The English language has been developing since the first Anglo-Saxons invaded Britain, and Tamil, one of the oldest languages still in use, dates back close to two thousand years ago. But a new language, one that has achieved global comprehensiveness, has come to dominate our culture in no more than twenty years: emoji.
The release of Apple’s iOS 10 has reignited the recurring debate over this year’s batch of emojis—and for good reason; according to Swyft Media, six billion emojis are sent every day. This is mind-boggling when you think about it, and the impact of so many pictograms on language is equally baffling.
While some cynics suggest we are regressing to hieroglyphics or abandoning the written word altogether, the reality is much less apocalyptic. Rather than causing us to toss aside poetry and literature in favor of the heart eyes or cry laughing emoji, emojis are actually proof of linguistic advancement through technology.
Not unlike the advent of the printing press, emojis have broadened the scope of what a language could do for its speakers. Emojis create context in written communication in a way that has been next to impossible for centuries. We no longer have to guess if the sender of a message is laughing, giving you the side eye, or flirtatiously winking—you see a physical representation of that subtlety and context right on the screen. In this way, emojis have made written language visual like nothing before.
They also provide us with a kind of global super-language. Emojis have become a kind of lingua franca in global pop culture, maybe even more than English or Chinese. One doesn’t have to speak any foreign languages to understand what an emoji means; its meaning is intrinsic. Since this form of communication is so widespread as a result of the Internet, emojis are giving speakers of other languages a step into spaces previously dominated by speakers of major languages. Because of emojis, we can see cross-cultural communication reaching new heights.
All this impact then begs the question, how influential are Apple and Unicode if they single-handedly control the linguistic force of our time? The iOS 10 emojis feature several manifestations of a socially liberal slant; most notably, the inclusion of female professional and athletic emojis and the switch from the pistol emoji to a water gun as a stand against gun violence. While changing a few pixels on a screen obviously isn’t going to solve gender equality or senseless gun violence, it is a powerful symbolic gesture.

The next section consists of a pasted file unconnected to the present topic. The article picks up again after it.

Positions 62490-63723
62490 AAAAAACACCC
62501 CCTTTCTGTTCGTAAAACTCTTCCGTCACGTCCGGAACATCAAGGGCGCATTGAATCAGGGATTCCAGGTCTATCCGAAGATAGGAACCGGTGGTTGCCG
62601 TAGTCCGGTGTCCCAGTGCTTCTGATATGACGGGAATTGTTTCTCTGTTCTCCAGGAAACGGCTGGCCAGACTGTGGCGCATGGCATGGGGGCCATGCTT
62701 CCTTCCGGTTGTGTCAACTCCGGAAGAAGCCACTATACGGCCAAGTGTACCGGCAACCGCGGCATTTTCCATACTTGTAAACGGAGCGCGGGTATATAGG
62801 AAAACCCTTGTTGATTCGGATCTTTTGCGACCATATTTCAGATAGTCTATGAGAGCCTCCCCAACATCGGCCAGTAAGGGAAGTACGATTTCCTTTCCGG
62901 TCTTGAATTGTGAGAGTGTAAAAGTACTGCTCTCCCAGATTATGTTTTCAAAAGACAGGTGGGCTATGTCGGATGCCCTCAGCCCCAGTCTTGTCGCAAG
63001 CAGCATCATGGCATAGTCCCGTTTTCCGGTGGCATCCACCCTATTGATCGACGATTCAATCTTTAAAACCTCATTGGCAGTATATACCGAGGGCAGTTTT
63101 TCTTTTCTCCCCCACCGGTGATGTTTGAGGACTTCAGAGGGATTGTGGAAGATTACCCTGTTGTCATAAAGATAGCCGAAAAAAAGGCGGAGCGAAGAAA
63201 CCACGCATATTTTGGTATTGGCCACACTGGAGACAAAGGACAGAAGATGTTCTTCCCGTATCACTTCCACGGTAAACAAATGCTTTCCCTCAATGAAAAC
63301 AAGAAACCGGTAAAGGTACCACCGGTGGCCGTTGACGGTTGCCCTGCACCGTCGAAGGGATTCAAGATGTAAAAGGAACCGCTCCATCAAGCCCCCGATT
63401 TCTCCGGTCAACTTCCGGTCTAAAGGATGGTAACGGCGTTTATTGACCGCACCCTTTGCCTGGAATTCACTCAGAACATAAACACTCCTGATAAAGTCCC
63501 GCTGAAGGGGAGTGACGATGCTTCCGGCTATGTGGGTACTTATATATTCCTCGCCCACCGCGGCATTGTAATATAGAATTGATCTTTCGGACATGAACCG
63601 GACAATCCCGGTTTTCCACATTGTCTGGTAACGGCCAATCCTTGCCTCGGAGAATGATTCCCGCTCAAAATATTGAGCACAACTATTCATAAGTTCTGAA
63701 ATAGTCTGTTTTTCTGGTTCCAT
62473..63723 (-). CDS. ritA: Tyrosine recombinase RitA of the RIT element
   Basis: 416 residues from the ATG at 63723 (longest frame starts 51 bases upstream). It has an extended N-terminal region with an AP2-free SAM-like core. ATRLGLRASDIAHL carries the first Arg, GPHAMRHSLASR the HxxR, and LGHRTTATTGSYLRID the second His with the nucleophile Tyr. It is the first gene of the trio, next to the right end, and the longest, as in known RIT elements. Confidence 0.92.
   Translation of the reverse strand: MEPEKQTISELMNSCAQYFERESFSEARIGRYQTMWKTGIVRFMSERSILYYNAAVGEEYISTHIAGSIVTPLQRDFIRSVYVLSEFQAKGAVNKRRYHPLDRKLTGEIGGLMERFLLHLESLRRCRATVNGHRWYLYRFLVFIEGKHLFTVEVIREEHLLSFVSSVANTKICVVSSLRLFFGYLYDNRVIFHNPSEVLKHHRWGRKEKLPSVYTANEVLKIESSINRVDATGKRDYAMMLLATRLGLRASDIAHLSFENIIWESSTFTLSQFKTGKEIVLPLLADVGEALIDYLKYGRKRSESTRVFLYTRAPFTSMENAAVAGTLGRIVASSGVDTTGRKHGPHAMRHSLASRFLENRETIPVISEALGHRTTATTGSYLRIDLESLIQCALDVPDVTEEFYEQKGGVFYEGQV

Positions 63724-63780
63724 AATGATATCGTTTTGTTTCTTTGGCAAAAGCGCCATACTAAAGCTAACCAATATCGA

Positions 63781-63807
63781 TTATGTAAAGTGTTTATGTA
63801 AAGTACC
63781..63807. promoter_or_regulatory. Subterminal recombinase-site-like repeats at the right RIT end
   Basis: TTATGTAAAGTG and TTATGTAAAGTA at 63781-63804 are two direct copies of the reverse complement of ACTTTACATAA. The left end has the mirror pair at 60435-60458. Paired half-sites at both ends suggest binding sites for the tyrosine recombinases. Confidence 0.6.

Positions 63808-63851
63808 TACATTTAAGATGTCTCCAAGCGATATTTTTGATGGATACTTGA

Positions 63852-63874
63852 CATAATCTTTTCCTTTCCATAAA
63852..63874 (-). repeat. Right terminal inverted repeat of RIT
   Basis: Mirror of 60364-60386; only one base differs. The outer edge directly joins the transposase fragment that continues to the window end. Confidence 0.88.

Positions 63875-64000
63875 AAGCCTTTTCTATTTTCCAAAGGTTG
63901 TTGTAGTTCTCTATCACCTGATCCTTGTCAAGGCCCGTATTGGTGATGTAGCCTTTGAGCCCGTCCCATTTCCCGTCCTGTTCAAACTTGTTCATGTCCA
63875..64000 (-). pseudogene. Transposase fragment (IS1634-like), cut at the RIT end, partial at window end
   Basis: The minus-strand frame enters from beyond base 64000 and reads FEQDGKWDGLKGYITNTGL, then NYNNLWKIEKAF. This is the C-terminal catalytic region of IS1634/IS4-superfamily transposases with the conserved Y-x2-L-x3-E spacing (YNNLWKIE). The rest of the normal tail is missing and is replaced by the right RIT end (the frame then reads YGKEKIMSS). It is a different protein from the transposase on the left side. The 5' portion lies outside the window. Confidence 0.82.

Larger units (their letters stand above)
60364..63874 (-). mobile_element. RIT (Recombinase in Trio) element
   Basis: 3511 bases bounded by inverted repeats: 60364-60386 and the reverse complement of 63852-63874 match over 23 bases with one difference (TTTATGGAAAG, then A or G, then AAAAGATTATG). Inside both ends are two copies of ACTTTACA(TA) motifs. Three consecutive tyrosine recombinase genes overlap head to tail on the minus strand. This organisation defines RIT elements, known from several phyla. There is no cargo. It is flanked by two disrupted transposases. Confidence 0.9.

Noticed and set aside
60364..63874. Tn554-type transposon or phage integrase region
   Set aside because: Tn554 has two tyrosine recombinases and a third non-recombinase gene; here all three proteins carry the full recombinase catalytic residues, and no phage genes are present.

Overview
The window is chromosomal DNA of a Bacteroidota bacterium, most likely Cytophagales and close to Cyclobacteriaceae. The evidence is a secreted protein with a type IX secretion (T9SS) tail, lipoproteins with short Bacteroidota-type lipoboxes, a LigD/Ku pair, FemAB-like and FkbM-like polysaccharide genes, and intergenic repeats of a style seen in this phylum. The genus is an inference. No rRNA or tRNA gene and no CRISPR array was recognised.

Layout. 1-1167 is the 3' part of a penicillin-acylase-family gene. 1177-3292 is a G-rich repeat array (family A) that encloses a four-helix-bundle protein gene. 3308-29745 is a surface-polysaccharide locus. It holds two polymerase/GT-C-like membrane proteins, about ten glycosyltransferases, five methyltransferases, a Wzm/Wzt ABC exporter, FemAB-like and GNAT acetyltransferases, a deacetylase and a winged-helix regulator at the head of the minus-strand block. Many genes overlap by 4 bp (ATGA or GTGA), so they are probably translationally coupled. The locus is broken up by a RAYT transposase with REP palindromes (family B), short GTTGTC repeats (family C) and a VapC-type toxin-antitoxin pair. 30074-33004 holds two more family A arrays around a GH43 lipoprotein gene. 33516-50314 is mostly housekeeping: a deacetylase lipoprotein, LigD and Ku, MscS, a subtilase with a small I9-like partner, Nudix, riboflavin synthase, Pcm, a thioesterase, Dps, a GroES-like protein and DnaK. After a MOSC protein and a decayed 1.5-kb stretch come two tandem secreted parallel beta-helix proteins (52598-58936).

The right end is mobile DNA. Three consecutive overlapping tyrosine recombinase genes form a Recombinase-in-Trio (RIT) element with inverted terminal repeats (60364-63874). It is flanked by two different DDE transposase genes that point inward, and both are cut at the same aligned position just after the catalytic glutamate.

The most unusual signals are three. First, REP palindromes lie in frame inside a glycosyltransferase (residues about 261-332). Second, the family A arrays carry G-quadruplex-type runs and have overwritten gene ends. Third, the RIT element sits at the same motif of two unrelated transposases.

This is compounded by the fact that Apple is the poster child for an all-American success story, build-it-from-the-ground-up kind of business, and thus anything Apple does is presented to the rest of the world as, at least partially, a part of American culture. By taking so strong a stance on hot-button issues in American politics, Apple is inviting the rest of the world to think critically about our sociopolitical failures. The change essentially guarantees a global discussion of what sorts of things are acceptable for our governments and cultures.
Those on the other side of such political issues criticize Apple for imposing a liberal worldview on iPhone users everywhere. But, really, as the curators of a new global language, don’t Apple and Unicode have a responsibility to represent the social climate of the times? Of course, Apple and Unicode are private companies, and private companies have the right to express their beliefs as long as they do not infringe on the rights of others. But what Unicode creates is more than a product—it’s a synthetic language, and languages reflect the values of the speakers. In this case, the speakers are a generation of global youth with a newfound commitment to social justice issues and a fervor for equal representation. So, Apple not only has the right but perhaps the obligation to shape the conversation around social controversies as it did with iOS 10, because they are the heralds of a new era, not only of technology, but of thought.
When it comes down to it, though, emojis may simply be too new, too lacking in linguistic and social heritage, for us to have any good answers to the questions posed after every iOS launch. What we do know is that emojis have invaded our zeitgeist, and they are so much more than useless teen speech. They embody a profound cultural shift toward mass representation and the inclusion of diverse voices.